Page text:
As a result, Yglesias is a bit pessimistic about the prospects for Amtrak:

What I take from this is that an effort to make Amtrak good would probably fail because the relevant elected officials probably don’t actually want to make it good. But if they did want to make it good, then they could bring in an experienced passenger rail executive from a high-functioning European system and empower him to do some house-cleaning. It would be risky, but it would also be ambitious. This would say not just that the Biden administration is interesting in spending a lot of money on mainline rail, but that they actually want to create excellent passenger rail in the United States.

I am even more pessimistic than Yglesias.  I doubt whether Biden would succeed even if he were to try to fix passenger rail service.  Recall what Truman said as Eisenhower was about to take office:

He’ll sit here, and he’ll say, ‘Do this! Do that!’ And nothing will happen. Poor Ike—it won’t be a bit like the Army. He’ll find it very frustrating.

Of course Eisenhower did set up the interstate highway program.  But that America is long gone.

If I had my way, I would not just bring in an outsider to head Amtrak; I’d farm out the entire project to foreigners.  Management and engineering people would be from Western Europe and East Asia, while lower skilled workers would be from South Asia.  I’d favor a project that used zero American workers, as neither our labor nor management has a comparative advantage in building passenger rail.  But of course this won’t happen.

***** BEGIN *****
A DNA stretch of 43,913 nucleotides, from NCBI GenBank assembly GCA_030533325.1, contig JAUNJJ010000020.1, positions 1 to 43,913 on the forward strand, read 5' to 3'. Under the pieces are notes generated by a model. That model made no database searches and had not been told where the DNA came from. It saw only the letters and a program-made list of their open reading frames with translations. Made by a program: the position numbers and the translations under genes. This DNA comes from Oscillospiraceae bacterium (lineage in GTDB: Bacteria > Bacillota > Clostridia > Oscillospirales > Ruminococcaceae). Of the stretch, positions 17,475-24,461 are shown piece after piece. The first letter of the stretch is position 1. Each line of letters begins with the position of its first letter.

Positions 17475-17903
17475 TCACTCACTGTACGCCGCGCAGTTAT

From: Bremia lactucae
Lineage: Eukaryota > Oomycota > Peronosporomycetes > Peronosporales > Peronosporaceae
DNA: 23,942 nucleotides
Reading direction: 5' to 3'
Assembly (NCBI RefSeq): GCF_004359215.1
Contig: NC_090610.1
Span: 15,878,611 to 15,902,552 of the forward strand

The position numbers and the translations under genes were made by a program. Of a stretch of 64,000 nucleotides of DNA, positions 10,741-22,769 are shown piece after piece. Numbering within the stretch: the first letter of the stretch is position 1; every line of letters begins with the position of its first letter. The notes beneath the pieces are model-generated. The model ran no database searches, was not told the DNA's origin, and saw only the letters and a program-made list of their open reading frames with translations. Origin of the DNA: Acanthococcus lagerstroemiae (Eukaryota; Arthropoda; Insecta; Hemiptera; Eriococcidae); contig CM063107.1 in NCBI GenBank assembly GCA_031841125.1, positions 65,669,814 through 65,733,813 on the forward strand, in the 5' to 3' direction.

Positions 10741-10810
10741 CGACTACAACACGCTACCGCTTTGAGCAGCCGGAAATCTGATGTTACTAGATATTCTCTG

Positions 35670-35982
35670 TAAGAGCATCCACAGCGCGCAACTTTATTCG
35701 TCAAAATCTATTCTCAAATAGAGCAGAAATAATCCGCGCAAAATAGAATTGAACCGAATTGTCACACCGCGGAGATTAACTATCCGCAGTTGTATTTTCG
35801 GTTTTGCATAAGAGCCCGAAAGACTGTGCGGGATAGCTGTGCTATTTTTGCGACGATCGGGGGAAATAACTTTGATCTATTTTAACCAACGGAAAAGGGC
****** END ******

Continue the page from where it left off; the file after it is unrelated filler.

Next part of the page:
Then I would have Congress pass a law saying that the high speed rail project would be 100% immune from all environmental laws and regulations, and that environmental lawsuits to stop construction would not be allowed.  That also won’t happen.  People may say they favor high-speed rail, but do they actually favor the things that would be required to get the project done?

The root cause of inefficiency is misaligned incentives.  Because Amtrak has no incentive to be efficient, they will not be efficient.  Firms in the private sector have good reason to be efficient—fear of losing out to competition.

In fairness, it’s not easy to set up a competitive private rail network.  Various developed countries have involved the private sector in their passenger rail service to a much greater extent than the US, but while the results are generally better than here, there are cost problems almost everywhere.

Interestingly, freight railroads in the US are privately run, and (along with Canada) they are the best in the world.  So it’s not like Americans cannot do railroading; we cannot do passenger rail.

My general view is that it will never be possible to fix government entities such as the public schools or Medicare, and that the only real solution is privatization.  You need a system where providers have a reason to be efficient, and Amtrak does not now and likely never will have a reason to be efficient. If you want good schools, you need competition.

We have an infrastructure bill, but I remain very skeptical as to whether we will actually get infrastructure.